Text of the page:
My Christian faith started evolving 25 years ago, but the kernel or promise of change was embedded in my heart since childhood. The catalyst for my transformation was the fire of grief, which cracked me open and left me exposed. Community, in the form of women’s friendship and wisdom, tended me, planted me deeply in cool soil, and gave me room to grow.
My father died when I was 18. I was in college at an Evangelical Christian school. In the following year, I attempted suicide. My family of origin slid into a state of alienation from each other. I was angry and bereft, rude and out of control. I struggled against everything and everyone.
Something essential in me prevailed and was witnessed. Other women saw it. I received compassion and insight from female professors at the college. They brought me to church, a woman-lead Episcopalian congregation. They taught me about feminism, new-to-me theologies, women’s perspectives and experiences conveyed by women authors in narratives and poetry. I learned about the entanglement of Christian religion with colonialism. I reached out and met other female students wrestling with the same ideas and stretching into their own awakenings. I prayed and played with God alongside the guidance of an eclectic and faithful spiritual director.
Among the many books I read, were Jane Eyre and Wide Sargasso Sea. Those two books depict the life of Bertha, the first wife of Jane Eyre’s Mr. Rochester. He locked Bertha away as a madwoman, but before she met him she was free, roaming a lush paradise, beholden to no man and no other way of being. Ultimately, Jane Eyre tells us, Bertha burns down the house that is her prison, and her life ends in the flames.
This character captured my imagination as an icon for the divine. She was a depiction of God before and after men’s language and power structures locked the divine into dogma and authority. I started to perceive and honor the divine as the “Madwoman in the Attic.” I composed a story about hearing Her in the house made by men and sneaking up to her door.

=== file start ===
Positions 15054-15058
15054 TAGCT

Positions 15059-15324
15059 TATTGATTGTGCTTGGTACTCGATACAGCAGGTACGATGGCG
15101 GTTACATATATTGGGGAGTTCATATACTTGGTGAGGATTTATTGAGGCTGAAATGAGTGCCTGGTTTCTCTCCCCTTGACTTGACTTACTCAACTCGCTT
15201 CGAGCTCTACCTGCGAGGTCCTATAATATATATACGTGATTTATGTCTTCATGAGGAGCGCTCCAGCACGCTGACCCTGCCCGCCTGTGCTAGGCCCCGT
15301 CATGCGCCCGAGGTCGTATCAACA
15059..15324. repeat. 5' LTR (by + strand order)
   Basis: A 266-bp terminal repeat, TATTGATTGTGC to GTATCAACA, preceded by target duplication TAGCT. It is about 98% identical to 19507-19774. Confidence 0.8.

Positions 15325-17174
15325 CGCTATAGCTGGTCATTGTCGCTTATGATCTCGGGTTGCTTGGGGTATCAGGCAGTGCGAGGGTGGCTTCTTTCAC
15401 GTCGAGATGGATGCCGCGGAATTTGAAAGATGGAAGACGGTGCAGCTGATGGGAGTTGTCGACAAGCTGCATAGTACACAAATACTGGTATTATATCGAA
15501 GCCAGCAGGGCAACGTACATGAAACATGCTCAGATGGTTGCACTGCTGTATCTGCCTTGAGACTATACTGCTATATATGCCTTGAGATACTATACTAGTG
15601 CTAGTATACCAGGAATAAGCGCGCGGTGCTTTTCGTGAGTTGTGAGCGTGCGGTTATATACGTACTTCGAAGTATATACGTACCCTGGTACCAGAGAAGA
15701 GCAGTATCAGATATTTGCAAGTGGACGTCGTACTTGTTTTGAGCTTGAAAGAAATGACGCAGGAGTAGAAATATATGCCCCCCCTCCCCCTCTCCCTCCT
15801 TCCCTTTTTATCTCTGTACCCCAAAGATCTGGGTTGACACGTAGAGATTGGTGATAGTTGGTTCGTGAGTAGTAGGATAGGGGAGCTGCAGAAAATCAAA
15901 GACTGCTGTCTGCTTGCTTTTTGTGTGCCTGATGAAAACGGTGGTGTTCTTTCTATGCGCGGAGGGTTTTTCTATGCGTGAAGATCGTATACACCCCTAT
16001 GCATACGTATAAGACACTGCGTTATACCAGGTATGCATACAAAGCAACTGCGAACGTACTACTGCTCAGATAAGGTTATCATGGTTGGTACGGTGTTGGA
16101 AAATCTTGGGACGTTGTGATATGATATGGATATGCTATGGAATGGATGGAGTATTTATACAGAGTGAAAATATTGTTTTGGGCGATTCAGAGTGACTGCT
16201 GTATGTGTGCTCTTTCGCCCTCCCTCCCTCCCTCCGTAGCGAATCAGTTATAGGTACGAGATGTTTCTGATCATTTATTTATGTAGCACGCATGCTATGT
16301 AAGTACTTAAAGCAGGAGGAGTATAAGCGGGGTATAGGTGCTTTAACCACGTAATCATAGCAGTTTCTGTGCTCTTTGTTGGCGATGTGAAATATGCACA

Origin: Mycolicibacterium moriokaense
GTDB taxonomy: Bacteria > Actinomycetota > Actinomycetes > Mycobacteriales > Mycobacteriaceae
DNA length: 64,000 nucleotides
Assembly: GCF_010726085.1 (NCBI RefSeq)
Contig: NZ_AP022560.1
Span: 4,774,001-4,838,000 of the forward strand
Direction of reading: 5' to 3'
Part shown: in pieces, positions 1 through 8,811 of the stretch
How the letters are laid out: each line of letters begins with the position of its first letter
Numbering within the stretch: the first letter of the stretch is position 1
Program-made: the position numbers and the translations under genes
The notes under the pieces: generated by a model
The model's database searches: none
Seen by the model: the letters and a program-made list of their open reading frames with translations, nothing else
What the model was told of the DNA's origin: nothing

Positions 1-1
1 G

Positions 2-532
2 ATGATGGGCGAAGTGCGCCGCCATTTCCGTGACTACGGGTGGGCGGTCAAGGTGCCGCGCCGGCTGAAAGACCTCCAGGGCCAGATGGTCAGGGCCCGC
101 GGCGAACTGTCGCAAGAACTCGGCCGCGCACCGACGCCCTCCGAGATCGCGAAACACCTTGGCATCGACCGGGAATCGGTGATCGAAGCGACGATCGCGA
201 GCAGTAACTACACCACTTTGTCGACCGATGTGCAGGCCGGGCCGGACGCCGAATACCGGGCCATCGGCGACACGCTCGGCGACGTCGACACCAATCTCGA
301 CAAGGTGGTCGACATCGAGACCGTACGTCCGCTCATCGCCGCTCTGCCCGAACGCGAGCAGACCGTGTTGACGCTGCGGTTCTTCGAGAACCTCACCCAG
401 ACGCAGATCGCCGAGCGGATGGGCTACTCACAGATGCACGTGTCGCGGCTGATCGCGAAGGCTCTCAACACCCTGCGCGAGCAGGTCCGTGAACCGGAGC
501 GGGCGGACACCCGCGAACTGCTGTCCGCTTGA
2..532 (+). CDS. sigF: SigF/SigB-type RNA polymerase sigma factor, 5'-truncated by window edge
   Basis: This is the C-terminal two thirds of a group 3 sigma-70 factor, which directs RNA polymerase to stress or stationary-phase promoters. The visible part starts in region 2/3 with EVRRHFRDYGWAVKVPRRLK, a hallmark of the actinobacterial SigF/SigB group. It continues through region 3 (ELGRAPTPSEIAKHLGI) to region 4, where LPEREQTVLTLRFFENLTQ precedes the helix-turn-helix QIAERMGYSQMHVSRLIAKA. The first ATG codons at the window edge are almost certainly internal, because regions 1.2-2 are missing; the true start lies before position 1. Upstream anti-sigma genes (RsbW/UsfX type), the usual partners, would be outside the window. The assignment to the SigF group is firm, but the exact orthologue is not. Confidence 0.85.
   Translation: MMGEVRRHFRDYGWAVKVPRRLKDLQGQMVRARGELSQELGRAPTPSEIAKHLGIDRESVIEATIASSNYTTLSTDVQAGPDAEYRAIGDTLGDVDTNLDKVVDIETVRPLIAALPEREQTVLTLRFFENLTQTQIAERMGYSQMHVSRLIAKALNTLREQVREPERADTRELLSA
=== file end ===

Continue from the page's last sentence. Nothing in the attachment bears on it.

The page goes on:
After college, I struggled in the ways that many recent graduates do. Adjusting to the independence and responsibilities of an adult is challenging. The community that I’d known was gone, each woman to her own place and work and relationships. The books remained but a group that lived in response to those words, perspectives, and visions did not exist. There was no “there” there. I yielded to daily life. I found connection and fun with new friends. I misplaced the vitality and piercing perception of my early twenties. I harbored the icon of the Madwoman in my heart and lodged myself on the threshold of her room.
A few weeks before my thirtieth birthday I moved across the country to Seattle for graduate school. It was my fresh start, far from my family, my personal history, the church I grew up in, the politics I did not subscribe to. The Madwoman resurfaced in my graduate studies and occupied a central role in my thinking and writing. As I drafted my thesis I heard Her call. She did not reveal Herself to me in the upper room of the house, which I had hoped and expected. Rather, She bid me retrace my steps and meet Her in each person I met as I traveled back down through the house.
I had received a call. I had conviction and vocation. There was vitality and vision, again!
Within a month of receiving approval of my thesis, I married. Within a year of marrying, I gave birth to a son. Not long after that, I recognized that the marriage was over, but it was years before we separated and the divorce was finalized. Those were lean years of providing the single source of income for our family. Those were committed years of tending my mental health with therapy and medication. Those were learning years of finding spiritual community in a group of pagan women. I considered it a tentative descent from the Madwoman’s attic.
I am 45 years old. I’ve returned home to Seattle from Evolving Faith ‘19 and the Madwoman’s call is renewed boldly within me. Perhaps she is more precise, now, or perhaps my ears have cleared to hear. She says, “Perceive me in everyone you meet. Everywhere. Do not be bound by walls or ways or words. Burn down the house.”